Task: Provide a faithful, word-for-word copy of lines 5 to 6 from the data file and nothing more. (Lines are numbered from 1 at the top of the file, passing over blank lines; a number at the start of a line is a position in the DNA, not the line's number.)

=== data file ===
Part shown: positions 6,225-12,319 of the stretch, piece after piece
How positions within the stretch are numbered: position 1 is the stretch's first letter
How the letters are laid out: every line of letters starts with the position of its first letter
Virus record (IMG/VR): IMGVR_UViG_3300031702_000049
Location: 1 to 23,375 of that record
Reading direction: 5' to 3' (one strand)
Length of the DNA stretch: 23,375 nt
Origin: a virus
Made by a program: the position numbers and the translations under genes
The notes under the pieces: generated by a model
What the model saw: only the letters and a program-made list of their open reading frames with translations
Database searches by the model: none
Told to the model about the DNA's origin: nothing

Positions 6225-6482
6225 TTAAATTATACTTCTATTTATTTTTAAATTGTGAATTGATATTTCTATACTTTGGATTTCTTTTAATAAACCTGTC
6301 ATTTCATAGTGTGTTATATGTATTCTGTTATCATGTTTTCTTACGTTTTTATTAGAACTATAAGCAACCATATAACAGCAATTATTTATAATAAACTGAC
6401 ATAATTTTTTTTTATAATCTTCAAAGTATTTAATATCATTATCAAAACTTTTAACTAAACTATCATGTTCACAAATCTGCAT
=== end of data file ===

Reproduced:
Location: 1 to 23,375 of that record
Reading direction: 5' to 3' (one strand)